Nutrition and Parenting for Child Development Pilot

An innovative nutrition and parenting intervention to promote healthy growth and development among young children in an urban slum of Haiti.

Location: Cap Haitien, Haiti

Collaborators: Brown School at Washington University in St. Louis, Universite Publique du Nord Au Cap Haitien

Description: Stunting, or low height-for-age Z score, affects 162 million young children internationally and was recently targeted by the World Health Assembly for reduction by 40% by 2025. While there is sufficient evidence linking undernutrition and impaired child development, few studies have tested integrated, holistic strategies to prevent the two associated public health problems. Using a mixed methods approach, we aimed to develop and test an integrated nutrition and child development intervention to promote healthy growth and development among young children in an urban slum of Haiti.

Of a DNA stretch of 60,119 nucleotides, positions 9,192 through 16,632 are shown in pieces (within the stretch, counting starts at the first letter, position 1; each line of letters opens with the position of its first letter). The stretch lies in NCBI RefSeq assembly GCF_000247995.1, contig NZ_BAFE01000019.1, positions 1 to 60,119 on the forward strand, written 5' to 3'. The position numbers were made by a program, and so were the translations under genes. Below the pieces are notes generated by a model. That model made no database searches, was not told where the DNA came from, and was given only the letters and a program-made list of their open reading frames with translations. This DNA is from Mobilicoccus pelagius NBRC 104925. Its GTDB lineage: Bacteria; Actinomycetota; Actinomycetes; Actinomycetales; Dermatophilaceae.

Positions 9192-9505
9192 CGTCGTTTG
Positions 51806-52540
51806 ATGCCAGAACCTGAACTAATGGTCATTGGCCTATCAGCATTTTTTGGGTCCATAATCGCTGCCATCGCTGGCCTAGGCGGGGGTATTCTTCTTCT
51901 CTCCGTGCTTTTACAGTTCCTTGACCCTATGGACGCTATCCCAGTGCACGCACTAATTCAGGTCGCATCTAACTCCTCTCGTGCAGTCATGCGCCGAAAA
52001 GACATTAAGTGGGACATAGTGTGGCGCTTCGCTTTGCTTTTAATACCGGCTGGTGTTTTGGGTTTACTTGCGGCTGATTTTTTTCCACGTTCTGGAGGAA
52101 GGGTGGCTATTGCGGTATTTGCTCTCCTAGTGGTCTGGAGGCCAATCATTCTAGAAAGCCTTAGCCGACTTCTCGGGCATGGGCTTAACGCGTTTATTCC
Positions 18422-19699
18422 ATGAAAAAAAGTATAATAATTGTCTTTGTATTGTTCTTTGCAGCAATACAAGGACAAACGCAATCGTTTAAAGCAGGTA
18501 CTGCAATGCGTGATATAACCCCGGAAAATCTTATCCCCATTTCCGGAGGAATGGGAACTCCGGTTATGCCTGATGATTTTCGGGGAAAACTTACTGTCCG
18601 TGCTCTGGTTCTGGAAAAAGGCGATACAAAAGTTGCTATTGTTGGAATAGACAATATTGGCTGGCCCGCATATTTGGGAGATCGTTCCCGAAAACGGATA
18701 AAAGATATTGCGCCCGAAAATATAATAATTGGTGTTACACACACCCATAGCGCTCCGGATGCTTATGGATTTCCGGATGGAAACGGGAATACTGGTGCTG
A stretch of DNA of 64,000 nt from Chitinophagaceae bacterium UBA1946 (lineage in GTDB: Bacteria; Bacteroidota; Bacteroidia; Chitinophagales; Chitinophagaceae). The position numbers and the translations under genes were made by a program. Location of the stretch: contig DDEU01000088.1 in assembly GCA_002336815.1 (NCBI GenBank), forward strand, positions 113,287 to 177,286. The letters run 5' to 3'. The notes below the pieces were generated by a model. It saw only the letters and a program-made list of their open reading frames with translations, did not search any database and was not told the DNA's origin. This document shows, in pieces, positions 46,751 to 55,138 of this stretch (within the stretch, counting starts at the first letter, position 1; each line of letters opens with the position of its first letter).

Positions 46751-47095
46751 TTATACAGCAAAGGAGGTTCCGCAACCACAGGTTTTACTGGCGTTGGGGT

A randomized controlled trial was conducted in Cap- Haïtien, Haiti between January and March 2017. Families of young children ages 6-24 months were recruited and randomly assigned to the intervention (n=15) or control (n=15) groups for two months. Children in the intervention group received a weekly ration of animal source foods (eggs and fish), and their parents received the parenting for growth and development intervention which included messages related to child feeding, hygiene and sanitation, and development. Baseline and endline measures included child anthropometry (length and weight), dietary intakes, morbidities, and developmental outcomes using the previously validated Ages & Stages questionnaire.

Sponsor: Institute for Public Health at Washington University in St. Louis 

Publications

Nutrition factors predict earlier acquisition of motor and language milestones among young children in Haiti. Iannotti L, Dulience S, Wolff P, Cox K, Lesorogol C, Kohl P. Acta Paediatrica. 2016

Press